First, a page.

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Top 10 tips for travelers this holiday season

December 10, 2009 12:00:00 AM PST
The busy holiday travel season will soon be getting under way and if you plan on traveling this year, experts have tips they want to share with you to make your airport experience a bit easier. In an Eyewitness News poll conducted by Survey USA, viewers were asked about their travel plans for the holidays. The results showed that 58 percent of people are staying home while 24 percent are traveling but less than 50 miles. The remaining 15 percent said they are traveling more than 50 miles.

It's already getting busy at LAX and the peak travel period is still more than a week away. The U.S. Customs and Border Protection Top Ten Travel Tips deal mostly with international travel. The goal is to get you through customs when you return in under an hour.

The most common mistakes travelers make, causing delays at customs are, "failure to declare items, things that should be declared," said Carlos Martel, U.S. Customs Border Protection. "Maybe travelers aren't savvy or aren't aware of prohibited items or some of the FDA requirements. People that are picking up medications abroad don't necessarily know or may know that those items are not approved by the FDA and cannot come to the United States."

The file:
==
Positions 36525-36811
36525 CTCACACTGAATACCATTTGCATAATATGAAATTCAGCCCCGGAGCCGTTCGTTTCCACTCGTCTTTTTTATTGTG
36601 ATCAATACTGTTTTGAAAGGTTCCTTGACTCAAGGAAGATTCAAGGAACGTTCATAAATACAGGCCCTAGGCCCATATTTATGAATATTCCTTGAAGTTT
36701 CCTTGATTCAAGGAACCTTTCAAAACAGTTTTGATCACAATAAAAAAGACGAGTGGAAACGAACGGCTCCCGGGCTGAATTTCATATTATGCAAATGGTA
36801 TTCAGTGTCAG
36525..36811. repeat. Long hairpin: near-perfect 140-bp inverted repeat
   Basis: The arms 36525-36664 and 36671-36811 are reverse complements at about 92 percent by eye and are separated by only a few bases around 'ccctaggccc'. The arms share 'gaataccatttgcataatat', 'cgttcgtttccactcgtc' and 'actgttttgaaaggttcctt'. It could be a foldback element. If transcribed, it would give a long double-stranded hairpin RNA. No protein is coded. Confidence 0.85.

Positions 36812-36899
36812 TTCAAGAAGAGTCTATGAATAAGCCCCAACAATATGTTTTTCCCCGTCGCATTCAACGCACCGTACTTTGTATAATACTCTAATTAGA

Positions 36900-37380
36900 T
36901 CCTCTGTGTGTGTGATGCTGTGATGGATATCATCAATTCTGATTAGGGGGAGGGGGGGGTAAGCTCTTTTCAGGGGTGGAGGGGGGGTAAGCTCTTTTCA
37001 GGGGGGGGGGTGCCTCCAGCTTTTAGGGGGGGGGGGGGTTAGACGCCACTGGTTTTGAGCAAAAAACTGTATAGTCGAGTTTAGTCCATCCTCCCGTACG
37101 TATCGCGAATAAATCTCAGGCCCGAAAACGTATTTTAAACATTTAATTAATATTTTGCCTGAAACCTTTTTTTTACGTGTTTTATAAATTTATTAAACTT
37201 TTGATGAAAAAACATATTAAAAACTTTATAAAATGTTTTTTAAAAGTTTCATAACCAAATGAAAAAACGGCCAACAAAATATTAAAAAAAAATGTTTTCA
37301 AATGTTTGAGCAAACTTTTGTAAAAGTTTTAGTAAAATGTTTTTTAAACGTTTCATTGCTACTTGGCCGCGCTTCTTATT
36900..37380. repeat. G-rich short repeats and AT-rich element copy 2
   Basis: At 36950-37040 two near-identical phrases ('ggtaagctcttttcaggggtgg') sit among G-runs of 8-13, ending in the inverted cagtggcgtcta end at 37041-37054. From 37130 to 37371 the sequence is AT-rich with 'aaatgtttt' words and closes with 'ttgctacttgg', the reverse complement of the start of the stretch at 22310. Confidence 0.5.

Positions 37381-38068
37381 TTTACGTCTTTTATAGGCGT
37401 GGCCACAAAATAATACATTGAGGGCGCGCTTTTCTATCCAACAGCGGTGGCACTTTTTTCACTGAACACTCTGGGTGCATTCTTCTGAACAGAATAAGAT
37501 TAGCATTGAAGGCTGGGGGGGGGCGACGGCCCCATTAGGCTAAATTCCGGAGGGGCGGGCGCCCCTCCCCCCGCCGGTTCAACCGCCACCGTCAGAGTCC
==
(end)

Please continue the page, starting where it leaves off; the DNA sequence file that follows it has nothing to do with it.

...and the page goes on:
At the U.S. Customs check point there is a table covered with products that cannot be brought into the United States: fruits and vegetables from certain countries, different meats and some exotic things like bird's nest.

"This is good for the immune system, for the people that use it and believe it," said Vr Sudanagunta from U.S. Customs Border Protection. "I don't know what it is but they believe it and a lot of people use it. This is expensive, really expensive. They sell for around $2,000 for this product."

Travelers told Eyewitness News that the long lines and crowds were what stressed them out the most.

"It'd be nice to see some happy people," said traveler Ruben Perez, when asked what could make traveling easier. "Sometimes the people you see aren't necessarily happy."

That's where the airport ambassadors come in. Their jobs are to reduce traveler's blood pressure and stress level. They're trained on how to help you get to where you need to go.

"I tell them first, 'We're going to take care of your problem. Please don't be nervous, just tell me exactly what you need and I will take care of it and tell you exactly what to do,'" said LAX ambassador Jeanne Chellino. "So just relax. Where did you want to go? Are you meeting someone? If you have any other need, just let me know."


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